Scotland's biggest landowner lost three of his four children in the wave of suicide bombings to hit Sri Lanka on Sunday.

Billionaire Anders Holch Povlsen had only just announced that his family would continue his controversial efforts to re-wild his dozen Highland estates after his own death.

His loss was confirmed as officials in Sri Lanka said they believe the attacks – which killed at least 290 and injured another 500 – were carried out by a local Islamist group.

The terrorists focused their assaults on churches and five-star hotels, suggesting Christians and foreigners were the main targets. 

Sri Lankan authorities said some 30 of the dead were foreign nationals, including eight Britons.

Another 14 foreigners are missing and a further 17 are still in hospital receiving treatment.

A British mother, Anita Nicholson, and her two children Alex and Annabel were among those killed after a suicide bomber blew themselves up at the breakfast buffer of their hotel, the Shangri-La in the Sri Lankan capital, Colombo.

The UK victims also included former firefighter Bill Harrop and his partner Sally Bradley from Manchester, who were on holiday.

Three children of Scotland's biggest landowner Anders Povlsen killed in Sri Lanka attacks

Experts said both the nature of the victims, such as the Holch Povlsen children and local Catholics, and the scale and the sophistication of the operation, meant that Sri Lankan extremists must have had support from the wider global Islamist movement.

Officials blamed the nine bombings, in Colombo and two other cities, on National Thowfeek Jama’ath, a previously low-profile group that has emerged from tensions between Sri Lanka’s majority Buddhist Sinhalese and a Muslim minority.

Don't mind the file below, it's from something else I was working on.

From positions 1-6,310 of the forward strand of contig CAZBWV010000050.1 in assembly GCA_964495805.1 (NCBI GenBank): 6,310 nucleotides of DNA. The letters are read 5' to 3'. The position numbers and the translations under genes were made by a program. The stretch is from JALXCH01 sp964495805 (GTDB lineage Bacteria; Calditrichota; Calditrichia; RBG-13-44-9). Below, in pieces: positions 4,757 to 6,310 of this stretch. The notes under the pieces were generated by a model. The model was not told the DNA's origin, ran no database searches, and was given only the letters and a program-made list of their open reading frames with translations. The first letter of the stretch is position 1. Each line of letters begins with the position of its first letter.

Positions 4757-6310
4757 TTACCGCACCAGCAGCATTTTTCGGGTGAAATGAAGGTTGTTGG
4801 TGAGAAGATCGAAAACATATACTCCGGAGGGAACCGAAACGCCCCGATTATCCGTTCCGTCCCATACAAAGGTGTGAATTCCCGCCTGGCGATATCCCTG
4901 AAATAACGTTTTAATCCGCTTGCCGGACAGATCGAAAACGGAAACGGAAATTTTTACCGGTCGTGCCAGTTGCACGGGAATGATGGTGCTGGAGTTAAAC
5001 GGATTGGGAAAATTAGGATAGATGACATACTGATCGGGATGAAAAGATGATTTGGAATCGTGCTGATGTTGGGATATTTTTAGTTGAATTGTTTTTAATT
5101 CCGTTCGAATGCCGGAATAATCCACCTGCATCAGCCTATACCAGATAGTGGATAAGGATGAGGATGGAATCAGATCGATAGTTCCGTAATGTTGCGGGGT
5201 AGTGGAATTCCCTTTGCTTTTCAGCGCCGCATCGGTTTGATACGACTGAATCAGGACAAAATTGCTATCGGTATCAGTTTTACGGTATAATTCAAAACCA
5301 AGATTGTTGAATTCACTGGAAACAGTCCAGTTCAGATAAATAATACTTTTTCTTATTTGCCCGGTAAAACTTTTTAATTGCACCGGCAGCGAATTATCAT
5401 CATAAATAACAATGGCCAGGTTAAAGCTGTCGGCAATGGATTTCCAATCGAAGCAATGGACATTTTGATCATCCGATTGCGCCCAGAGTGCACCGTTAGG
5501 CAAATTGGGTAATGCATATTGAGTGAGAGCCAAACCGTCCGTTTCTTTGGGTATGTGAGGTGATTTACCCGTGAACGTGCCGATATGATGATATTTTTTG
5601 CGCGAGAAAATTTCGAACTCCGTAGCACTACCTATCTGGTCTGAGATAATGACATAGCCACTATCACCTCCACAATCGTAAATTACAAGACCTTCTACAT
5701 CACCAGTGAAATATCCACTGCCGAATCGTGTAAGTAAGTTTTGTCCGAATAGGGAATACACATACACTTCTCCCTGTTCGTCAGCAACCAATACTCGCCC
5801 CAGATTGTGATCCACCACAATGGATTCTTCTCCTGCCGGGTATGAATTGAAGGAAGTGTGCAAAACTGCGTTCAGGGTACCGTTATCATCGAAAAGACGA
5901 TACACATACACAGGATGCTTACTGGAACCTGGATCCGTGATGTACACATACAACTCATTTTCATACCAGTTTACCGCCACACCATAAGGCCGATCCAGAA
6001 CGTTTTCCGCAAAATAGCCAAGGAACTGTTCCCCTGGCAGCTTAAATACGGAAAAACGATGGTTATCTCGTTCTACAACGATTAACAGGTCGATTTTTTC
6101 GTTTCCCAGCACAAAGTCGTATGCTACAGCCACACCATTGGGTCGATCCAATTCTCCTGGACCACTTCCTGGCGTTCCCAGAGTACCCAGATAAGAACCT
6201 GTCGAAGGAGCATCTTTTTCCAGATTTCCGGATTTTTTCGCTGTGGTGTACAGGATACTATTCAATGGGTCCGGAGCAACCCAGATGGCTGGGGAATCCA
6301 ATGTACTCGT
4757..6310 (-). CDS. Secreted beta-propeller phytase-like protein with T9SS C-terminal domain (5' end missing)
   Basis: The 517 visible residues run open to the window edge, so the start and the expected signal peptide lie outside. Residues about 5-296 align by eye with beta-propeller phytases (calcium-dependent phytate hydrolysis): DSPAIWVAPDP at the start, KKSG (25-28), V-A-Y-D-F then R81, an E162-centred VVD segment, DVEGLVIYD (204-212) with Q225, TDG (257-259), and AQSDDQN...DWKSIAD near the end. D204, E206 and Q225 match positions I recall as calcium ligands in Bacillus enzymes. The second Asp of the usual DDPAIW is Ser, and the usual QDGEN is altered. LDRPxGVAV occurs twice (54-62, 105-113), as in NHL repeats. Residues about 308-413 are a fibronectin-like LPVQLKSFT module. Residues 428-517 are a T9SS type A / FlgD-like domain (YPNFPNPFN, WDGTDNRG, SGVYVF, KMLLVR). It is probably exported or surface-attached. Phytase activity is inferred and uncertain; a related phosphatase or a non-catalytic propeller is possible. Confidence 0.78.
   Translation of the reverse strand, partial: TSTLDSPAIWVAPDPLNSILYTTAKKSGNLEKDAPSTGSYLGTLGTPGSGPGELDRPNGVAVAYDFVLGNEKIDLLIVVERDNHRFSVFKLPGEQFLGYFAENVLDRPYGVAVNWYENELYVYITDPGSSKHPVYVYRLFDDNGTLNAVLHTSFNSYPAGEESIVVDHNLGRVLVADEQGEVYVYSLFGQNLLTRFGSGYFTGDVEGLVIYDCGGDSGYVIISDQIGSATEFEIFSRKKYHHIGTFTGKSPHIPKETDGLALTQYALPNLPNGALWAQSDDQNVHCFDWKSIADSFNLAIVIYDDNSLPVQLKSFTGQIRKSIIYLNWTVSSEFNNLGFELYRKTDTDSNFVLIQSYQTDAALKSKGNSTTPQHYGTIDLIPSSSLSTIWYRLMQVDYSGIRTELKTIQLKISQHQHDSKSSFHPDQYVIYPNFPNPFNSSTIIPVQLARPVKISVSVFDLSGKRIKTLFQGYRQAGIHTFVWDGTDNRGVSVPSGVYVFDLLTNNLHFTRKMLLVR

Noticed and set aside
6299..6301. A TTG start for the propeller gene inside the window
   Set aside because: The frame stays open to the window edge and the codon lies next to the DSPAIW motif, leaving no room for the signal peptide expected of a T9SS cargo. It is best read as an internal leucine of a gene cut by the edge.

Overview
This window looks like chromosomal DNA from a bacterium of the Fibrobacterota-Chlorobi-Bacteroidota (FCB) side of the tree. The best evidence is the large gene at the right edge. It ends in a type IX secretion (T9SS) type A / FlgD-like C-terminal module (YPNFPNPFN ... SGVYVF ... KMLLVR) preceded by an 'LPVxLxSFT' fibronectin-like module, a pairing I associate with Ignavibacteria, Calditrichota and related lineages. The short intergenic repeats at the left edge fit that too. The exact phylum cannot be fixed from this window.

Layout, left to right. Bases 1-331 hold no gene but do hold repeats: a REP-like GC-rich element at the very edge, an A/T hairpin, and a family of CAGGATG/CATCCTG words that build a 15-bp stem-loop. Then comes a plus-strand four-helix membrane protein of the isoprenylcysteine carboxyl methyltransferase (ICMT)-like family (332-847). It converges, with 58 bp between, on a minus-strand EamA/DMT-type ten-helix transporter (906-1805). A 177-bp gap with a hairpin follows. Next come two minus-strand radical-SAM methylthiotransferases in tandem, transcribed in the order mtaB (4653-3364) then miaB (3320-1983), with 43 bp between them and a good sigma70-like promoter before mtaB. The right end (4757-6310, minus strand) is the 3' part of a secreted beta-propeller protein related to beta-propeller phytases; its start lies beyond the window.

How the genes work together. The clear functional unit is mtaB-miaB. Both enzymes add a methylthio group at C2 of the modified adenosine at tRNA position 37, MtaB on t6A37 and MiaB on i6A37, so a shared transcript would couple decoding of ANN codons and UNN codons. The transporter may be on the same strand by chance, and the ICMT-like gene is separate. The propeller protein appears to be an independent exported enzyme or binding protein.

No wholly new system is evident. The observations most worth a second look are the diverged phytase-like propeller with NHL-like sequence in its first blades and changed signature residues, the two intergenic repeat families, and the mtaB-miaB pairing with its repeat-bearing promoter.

Amarnath Amarasingam, of London’s Institute for Strategic Dialogue, told the New York Times he believed local extremists would have needed help to carry out the attacks.

He said: “The target selection and attack type make me very sceptical that this was carried out by a local group without any outside involvement. There’s no reason for local extremist groups to attack churches, and little reason to attack tourists.”

Other experts said that the terrorists would have hoped to incite inter-religious tensions by attacking churches.

Sri Lanka ended a decadeslong civil war between Sinhalese Buddhists and Tamil Hindus a decade ago.

However, there were anti-Muslim riots in 2014 and again last year.

Strained community relations are understood to be “ripe” for exploitation by extremists.

It is not clear which of Mr Holch Povlsen’s children died or where they were staying, or whether they were with their parents.

Jesper Stubkier, communications manager for Mr Holch Povlsen’s clothing business, Bestseller, said: “I can confirm three children have been killed.”

Mr Holch Povlsen, 46, a Danish national, owns 220,000 acres of Scotland and, according to Forbes magazine, has a net worth of £6.1 billion.

The family has five country sports estates between Ben Loyal and Eriboll.